I love a good restaurant week. I used to look forward to the release of Atlanta’s various restaurant week menus (Downtown, Midtown, Inman Park, Buckhead…) with excitement. The approach of Jacksonville’s Eat Up Downtown (sort of an extended restaurant week) was no exception. Last year I visited the [now closed–but soon to reopen!] Chew with coworkers. I always try to pick places whose entree choices are more creative than chicken/beef or pork/fish, and Cafe Nola, located in the Museum of Contemporary Art, fit the bill.
I’ll start at the end with this: after finishing our meal, I was SHOCKED that Cafe Nola wasn’t filled to capacity during Eat Up Downtown. The meal progressively improved (maybe just because I love dessert…) and I can’t wait to visit during their typical lunch hours or on a Thursday, when they’re open for dinner. The small but open and airy space is separated from the rest of the museum by glass walls, which still allow you to see the current main installation (always large and impressive) in the gallery.
We started our three-course meal with the grilled peach gazpacho (topped with prosciutto and fried basil) for Mario and Scotch egg (boiled egg encased in housemade chorizo, with smoked almond romesco, lemon zest) for me:
I had never had a Scotch egg before this, I had only heard of the meat-wrapped, deep fried concoction in legends I thought this one had been fried a tad too long, but I loved the Spanish touches of chorizo and romesco sauce. There was some underlying flavor in the gazpacho that put Mario and me off a bit. I also wanted a little more sweetness from the peaches, as most of what you got was the tomato flavor of a typical gazpacho. I did like the salty, crisp accent of the prosciutto.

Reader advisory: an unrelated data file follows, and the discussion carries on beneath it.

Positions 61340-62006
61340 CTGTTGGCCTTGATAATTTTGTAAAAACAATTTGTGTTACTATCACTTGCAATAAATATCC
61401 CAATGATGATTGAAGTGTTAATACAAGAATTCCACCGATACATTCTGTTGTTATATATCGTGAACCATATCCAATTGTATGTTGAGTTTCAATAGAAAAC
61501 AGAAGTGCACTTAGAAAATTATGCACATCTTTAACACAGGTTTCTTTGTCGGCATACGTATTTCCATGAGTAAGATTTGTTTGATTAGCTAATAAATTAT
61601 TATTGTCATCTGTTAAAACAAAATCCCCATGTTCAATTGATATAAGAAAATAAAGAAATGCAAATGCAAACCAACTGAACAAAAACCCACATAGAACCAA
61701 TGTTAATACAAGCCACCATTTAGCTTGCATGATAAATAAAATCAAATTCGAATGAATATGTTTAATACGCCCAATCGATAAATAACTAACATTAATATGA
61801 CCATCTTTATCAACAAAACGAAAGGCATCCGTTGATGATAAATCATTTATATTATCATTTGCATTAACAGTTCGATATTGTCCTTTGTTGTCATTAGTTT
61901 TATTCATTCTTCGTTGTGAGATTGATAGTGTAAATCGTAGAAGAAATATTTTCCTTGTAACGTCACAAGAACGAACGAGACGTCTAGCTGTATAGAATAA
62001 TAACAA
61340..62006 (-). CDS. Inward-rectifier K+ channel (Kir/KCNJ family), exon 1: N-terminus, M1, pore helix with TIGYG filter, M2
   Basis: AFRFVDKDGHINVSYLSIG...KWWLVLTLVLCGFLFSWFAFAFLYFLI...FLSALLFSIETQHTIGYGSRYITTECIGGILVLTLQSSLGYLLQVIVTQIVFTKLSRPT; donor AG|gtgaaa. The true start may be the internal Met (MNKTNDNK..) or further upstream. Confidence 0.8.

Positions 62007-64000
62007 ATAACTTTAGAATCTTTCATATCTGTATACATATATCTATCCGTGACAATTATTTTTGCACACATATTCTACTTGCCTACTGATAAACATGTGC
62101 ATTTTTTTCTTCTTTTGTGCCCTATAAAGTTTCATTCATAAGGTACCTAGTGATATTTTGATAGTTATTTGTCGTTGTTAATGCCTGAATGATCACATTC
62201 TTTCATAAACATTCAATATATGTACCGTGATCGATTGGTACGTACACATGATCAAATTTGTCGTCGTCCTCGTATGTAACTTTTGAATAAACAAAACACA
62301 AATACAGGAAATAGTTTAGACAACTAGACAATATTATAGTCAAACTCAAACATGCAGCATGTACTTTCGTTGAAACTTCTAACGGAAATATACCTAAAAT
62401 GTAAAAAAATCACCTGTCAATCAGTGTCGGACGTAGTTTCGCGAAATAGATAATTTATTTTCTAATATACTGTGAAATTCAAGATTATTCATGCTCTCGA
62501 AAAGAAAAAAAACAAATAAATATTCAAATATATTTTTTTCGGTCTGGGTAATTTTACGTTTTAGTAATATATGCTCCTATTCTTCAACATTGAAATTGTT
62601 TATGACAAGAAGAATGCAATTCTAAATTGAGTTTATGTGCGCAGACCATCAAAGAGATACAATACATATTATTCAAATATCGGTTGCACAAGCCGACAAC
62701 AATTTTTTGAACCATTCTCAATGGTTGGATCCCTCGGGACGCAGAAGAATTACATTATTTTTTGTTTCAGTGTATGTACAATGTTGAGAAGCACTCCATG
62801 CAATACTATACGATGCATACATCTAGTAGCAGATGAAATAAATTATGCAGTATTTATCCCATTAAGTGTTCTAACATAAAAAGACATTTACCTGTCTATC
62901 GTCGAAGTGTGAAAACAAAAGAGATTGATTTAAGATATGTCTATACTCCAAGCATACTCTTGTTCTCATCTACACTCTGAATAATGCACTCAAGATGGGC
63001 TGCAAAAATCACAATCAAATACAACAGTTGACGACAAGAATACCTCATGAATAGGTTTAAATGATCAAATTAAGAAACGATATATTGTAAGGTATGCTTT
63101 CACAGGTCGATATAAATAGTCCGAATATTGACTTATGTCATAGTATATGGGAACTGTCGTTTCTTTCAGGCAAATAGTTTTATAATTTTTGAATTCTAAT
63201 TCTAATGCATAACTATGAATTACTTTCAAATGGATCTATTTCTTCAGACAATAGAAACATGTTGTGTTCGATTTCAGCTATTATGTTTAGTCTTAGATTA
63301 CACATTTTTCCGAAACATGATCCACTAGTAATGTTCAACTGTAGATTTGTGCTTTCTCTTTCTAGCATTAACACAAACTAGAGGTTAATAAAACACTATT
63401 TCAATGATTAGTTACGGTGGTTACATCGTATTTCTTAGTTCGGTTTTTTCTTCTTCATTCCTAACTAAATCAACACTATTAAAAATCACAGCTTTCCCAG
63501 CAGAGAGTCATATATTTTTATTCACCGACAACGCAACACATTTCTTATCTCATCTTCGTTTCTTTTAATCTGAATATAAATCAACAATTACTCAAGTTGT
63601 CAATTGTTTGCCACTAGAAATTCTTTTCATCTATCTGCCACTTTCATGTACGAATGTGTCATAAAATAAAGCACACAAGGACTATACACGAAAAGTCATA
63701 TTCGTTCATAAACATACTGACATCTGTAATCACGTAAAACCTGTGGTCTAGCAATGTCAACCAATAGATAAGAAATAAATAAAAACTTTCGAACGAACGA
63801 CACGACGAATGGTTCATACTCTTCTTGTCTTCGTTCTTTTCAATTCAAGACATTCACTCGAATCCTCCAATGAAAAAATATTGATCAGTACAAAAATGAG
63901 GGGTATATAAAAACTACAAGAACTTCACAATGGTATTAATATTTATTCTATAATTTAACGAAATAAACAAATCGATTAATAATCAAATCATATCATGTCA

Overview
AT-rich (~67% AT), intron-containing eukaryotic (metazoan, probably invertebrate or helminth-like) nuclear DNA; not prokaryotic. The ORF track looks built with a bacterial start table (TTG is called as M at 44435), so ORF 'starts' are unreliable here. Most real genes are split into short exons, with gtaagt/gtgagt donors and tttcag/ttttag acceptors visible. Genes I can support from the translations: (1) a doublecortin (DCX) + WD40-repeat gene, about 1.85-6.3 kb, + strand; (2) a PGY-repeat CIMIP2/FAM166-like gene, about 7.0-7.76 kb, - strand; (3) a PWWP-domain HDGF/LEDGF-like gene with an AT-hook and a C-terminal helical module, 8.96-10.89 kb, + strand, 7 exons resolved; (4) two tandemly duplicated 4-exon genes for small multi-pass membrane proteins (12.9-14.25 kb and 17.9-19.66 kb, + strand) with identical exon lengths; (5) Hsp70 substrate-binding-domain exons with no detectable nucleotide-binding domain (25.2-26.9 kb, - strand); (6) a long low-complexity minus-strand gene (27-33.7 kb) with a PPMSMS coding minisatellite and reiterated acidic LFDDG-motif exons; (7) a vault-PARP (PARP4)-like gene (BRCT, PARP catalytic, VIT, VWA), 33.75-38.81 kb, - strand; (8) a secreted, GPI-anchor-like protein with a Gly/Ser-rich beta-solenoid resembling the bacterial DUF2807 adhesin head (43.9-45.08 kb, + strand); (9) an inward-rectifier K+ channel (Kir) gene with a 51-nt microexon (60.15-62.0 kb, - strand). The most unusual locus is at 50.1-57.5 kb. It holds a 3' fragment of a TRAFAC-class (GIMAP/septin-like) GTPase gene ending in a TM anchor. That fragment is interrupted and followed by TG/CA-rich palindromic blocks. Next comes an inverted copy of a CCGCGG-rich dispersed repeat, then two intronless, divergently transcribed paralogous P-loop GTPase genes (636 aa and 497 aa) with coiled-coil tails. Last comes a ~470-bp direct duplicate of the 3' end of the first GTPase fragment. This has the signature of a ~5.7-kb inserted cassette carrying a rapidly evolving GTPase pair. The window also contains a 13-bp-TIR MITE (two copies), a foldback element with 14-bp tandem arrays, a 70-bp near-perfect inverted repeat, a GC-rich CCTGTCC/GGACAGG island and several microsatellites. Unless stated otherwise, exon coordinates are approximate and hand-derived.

When eating off a prix fixe menu, I always try to order whatever Mario isn’t having so we can try more items (I let him choose first because he’s the picky one). However, when he said he was ordering Cafe Nola’s shrimp and grits (white wine sauce, fresh wild mushrooms, bacon, cheddar grit cake, sun dried tomato crostini), I just couldn’t bring myself to go with my second choice. Mushrooms, bacon, creamy sauce, cheesy grits?? I love all those things! So we both ended up getting an order:
I’m so glad I didn’t have to share this. The sauce was creamy but not rich, the shrimp plump, and the grit cake flavorful. I may or may not have run my finger along the plate to pick up leftover sauce when I was finished.
Finally, dessert. Mario decided on the “Peanut Butter Jelly Time” (ha!), a red grape cobbler with peanut butter ice cream, and I went with the Sticky Fig Pudding (fresh figs, dark chocolate, toffee sauce):
I think I won this round. The sticky fig pudding was AMAZING. A play on the British dessert sticky toffee pudding, the creamy bread pudding-like mound was studded with gooey bits of dark chocolate and topped with a sticky rich caramel sauce. Omigoodness. Not to dim the light of the PB&J cobbler, which was also fantastic (particularly the peanut butter ice cream). It really tasted like an after-school PB&J sandwich.
For $35/person, this meal was a great value in a lovely atmosphere. So I’ve got to know: why weren’t you at Cafe Nola for Eat Up Downtown–or were you? Why aren’t you there NOW? Any other good Eat Up Downtown Experiences?